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From the rarified air of Lincoln Center to the down and dirty streets of Greenwich Village, Matt White has long been on a journey towards finding his ideal form of musical expression. Now, with Do You Believe, the New York City-based singer/songwriter has crafted an album that captures the depth and breadth of his artistic vision. Marked by an organic, acoustic-based sonic approach that matches perfectly with White’s vivid vocals and earnest lyricism, songs such as “Miracles” and the buoyant first single, “Best Days,” are alive with raw, heartfelt emotions that are simultaneously deeply personal and wholly universal.
Making music was the New Jersey-born White’s destiny from the very beginning. In fact, music ran in his blood – his parents played violin and piano, while his grandmother was among the first female jazz orchestra leaders of the 1930s. White studied piano at the Manhattan School of Music from the tender age of 3, training in classical performance, music theory and later, jazz improvisation. He quickly displayed a precocious talent for arrangement and composition, at 11 penning an opera which saw him winning a prestigious Metropolitan Opera competition.
“To be honest, I never really excelled at any of it,” White says. “It was more like I spoke on the piano. Music was my way of articulating myself.”
After high school, White attended the University of Wisconsin, where he taught himself to play guitar, mostly for expediency’s sake – “I couldn’t fit a piano in my college room,” he laughs. He returned to NYC upon graduation and began playing with a variety of local bands, indulging his passion for live musical performance on a nightly basis. More significantly, he started taking his guitar to Washington Square Park, jamming with street musicians and singing his songs for passers-by. The experience proved more of an education than all his years in academia.
“That’s where I really learned my skills,” he says. “It was so free, so liberating. I was the youngest kid there. It was mostly me and all these street people, ex-drug addicts and people like that. But they were also really talented. The Village is incredible – you really feel the spirit of Dylan and all the Sixties folk singers when you’re playing there.”
Proudly inspired by the pantheon of rock ‘n’ roll – Dylan, the Beatles, Led Zeppelin – as well as idiosyncratic tunesmiths like Nick Drake and Jeff Buckley, White’s songwriting and unique pick-free playing soon came into full flower. Before long, he was filling New York clubs like Joe’s Pub and the Living Room, a local success that soon spread like wildfire via the net, with his myspace page – – logging a remarkable following over 20,000 strong.
It wasn’t long before White flew to Los Angeles in search of a deal. Making his very first visit to Geffen HQ, he literally entered the building guitar in hand, singing his songs to everyone he met, from security guards and receptionists to the label’s top executives. “People were like, ‘Who is this kid?’” he recalls, “but it was what I needed to do. I couldn’t just walk in there and take it out of the case – I needed to feel my guitar in my hands.”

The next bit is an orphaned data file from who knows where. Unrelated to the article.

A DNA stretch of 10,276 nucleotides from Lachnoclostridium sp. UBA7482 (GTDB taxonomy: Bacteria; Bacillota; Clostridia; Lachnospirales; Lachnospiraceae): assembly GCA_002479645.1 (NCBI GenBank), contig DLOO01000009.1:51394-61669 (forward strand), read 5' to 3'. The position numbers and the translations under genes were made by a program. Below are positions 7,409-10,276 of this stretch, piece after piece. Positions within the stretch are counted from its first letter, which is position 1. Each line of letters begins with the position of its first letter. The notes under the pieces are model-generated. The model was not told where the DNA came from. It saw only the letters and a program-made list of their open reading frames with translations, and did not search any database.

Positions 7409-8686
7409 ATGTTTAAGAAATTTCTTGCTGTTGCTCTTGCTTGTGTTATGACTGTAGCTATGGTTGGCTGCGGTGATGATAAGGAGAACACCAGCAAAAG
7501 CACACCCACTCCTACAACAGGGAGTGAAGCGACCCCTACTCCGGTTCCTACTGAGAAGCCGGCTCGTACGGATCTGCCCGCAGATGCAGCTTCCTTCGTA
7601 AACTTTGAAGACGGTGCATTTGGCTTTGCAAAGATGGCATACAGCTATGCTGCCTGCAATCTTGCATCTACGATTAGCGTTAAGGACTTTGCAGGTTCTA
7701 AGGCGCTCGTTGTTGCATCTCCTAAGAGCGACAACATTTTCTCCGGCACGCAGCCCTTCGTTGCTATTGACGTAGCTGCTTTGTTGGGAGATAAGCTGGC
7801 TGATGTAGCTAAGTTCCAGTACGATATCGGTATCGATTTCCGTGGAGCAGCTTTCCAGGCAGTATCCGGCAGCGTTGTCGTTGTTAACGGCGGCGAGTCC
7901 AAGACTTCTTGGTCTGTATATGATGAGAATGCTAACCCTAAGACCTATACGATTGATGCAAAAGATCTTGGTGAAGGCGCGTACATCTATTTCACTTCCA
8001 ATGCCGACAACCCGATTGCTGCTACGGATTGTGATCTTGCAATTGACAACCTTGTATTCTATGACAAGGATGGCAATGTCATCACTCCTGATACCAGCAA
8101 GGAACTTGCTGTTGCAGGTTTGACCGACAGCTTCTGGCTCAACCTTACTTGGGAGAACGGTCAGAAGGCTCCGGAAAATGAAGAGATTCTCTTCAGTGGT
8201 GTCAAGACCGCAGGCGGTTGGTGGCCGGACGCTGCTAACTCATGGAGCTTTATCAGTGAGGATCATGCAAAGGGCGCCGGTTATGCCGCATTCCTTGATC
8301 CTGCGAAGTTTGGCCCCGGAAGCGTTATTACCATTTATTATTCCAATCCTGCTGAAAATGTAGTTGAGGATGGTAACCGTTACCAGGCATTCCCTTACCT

Signed within days, White set to work at Hollywood’s Henson Recording Studios, with legendary producer Thom Panunzio (Bruce Springsteen, Patti Smith, Iggy Pop) at the helm. When the sessions wrapped, White knew he’d largely nailed it, but still felt the need to push himself even further. He continued writing and recording demos, eventually teaming up with renowned producer/mixer Jack Joseph Puig (John Mayer, the Black Crowes, Sheryl Crow), whose involvement provided just the spark White was hoping for.
“Jack was able to give it the kind of mysterious quality I was looking for,” White says. “Not only does he have an amazing ear, he has a team of unbelievable musicians that he works with. I was so grateful to have these people around me, helping me do what I needed to do to get it done.”
White’s studio labors were indeed well warranted. Do You Believe is positively breathing with infectious melodies and lively rhythms, all made indelible via White’s imaginative guitar-playing and vocal stylings, which veer from intimately conversational to soaring falsetto. From the joyous “New York Girls” to the spirited “Play,” the album serves as an aural history of White’s life thus far, touching on themes of love and loss and longing that ultimately become powerful representations of the collective emotions which touch all our lives. One of the album’s highpoints, “Love” – featured in the 2005 film, Little Manhattan – is about “how crazy and stupid and silly and kind of absurd the whole game is.”
“They’re stories,” he explains, “but they’re also autobiographical. In a way, it’s like keeping a diary. I think I define myself through the songs.”
With Do You Believe complete, White is itching to get back to his big love – playing live. His first order of business upon finishing the album was to put together a crack band with whom he says he’d ideally be playing “30 shows in 30 days.” Having spent much of the last two years in the studio, Matt White is now ready to bring his beautiful music to the wide world outside.
“I want to tour for the next two or three years,” he says. “I don’t want to stop until I can sell out Madison Square Garden. I know that sounds crazy, but after all the ups and downs, I think I really made a great, unique-sounding album and now I just want to play it for as many people as I can.”
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